What do you consider one of your most important contributions to the AM experience?
Maria: Applied Mechanics is where I get to flex all my scenography muscles. I’m in charge of conceiving and materializing the physical worlds of our plays. My designs for this company are the most clear and uncompromised versions of my personal aesthetic that I make in a season.
Mary: Applied Mechanics is where we can play out our most outrageous ideas. My bizarre obsession with Napoleon Bonaparte became a late-night drunken voicemail of three of us to Becky, which then became a sort of dare as we conceived a performance that would show the entire Napoleonic era in one hour with a cast of 26. And then we did it. Twice. My job in Applied Mechanics is to think big and think weird. The Inquirer has called us “Philadelphia’s most unusual theatre company,” and we have to live up to that name.
How did the AM collective get into food and what expertise do you bring to this subject?
Becky: When we first started making work, we couldn’t really afford to pay anyone. However, we promised dinner—with food groups—at every rehearsal. Sharing a meal during rehearsals became a central part of our process. Even as our budgets grew and we began paying ourselves and our collaborators real fees, we have maintained the practice.
A few years ago, as part of an effort to expand this practice to include a broader community, we started offering bi-annual community dinners at Philadelphia’s Christ Church Neighborhood House. These are big, free meals that anyone can come to. We cook for about 100 and ask people to bring their own bowls. Breaking bread together is a fundamental community-building practice. We find that it feeds the work in profound and direct ways—it’s ensemble building, but beyond that, it’s also culture building, and that culture becomes part of the worlds we create in our plays.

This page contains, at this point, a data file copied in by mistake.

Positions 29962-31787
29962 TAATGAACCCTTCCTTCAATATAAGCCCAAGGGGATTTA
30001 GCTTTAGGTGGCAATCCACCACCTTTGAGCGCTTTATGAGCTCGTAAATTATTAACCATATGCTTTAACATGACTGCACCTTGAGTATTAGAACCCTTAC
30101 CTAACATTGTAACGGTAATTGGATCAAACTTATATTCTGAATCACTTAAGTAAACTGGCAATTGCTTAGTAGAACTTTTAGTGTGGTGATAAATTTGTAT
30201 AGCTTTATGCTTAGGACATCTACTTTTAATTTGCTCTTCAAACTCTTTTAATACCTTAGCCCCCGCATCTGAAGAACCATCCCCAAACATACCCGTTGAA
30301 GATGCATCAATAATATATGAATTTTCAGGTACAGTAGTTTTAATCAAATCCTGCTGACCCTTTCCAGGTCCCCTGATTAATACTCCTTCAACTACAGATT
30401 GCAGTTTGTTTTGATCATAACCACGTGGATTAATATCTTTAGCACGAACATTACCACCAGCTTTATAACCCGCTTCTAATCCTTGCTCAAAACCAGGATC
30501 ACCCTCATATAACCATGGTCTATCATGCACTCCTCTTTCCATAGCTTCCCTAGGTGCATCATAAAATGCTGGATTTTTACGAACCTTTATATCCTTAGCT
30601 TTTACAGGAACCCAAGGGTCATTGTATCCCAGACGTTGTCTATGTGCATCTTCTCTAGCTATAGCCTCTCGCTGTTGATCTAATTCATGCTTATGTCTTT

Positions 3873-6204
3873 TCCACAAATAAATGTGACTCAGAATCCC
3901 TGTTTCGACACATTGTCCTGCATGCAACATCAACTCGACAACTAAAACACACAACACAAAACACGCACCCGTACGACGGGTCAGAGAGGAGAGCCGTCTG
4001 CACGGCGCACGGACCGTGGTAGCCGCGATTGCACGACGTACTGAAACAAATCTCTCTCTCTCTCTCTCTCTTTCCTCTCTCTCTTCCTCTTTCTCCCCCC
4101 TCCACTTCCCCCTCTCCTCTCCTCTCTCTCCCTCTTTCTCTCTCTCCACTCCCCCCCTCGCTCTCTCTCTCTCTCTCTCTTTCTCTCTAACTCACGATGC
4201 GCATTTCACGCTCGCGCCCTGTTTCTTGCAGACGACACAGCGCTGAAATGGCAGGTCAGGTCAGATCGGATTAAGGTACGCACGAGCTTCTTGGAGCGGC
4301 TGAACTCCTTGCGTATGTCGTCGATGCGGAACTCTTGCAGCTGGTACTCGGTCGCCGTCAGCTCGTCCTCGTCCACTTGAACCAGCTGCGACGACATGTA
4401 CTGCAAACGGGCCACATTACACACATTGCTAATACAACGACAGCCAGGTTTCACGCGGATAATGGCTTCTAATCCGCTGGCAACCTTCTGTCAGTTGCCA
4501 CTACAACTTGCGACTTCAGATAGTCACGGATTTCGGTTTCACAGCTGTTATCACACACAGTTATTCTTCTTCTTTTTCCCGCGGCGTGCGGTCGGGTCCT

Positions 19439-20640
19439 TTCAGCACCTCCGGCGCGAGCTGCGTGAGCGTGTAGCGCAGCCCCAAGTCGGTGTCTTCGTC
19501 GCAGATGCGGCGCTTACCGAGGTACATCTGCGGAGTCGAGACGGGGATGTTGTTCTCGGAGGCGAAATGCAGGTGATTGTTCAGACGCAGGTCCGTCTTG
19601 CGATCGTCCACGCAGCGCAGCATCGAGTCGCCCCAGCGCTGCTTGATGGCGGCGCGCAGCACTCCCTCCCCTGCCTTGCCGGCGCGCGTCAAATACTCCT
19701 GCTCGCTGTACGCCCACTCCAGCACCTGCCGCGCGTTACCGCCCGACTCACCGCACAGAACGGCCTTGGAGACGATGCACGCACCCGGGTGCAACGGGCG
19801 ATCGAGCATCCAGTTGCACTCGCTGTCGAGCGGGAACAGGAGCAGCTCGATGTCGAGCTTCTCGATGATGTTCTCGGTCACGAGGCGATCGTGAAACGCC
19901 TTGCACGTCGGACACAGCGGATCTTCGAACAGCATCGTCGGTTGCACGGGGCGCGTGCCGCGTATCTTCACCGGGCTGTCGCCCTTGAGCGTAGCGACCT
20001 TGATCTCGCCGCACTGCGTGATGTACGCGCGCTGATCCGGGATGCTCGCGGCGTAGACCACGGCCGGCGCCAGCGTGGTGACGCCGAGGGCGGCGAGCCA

It’s exciting to be doing that in a more direct way with FEED, and to challenge ourselves with making this company practice central to the artistic conceit of a piece. None of us are food experts or professional chefs, but there’s a real aesthetic to home cooking, and that aesthetic is related to the domestic space—a traditionally underrepresented, undervalued, and feminine space.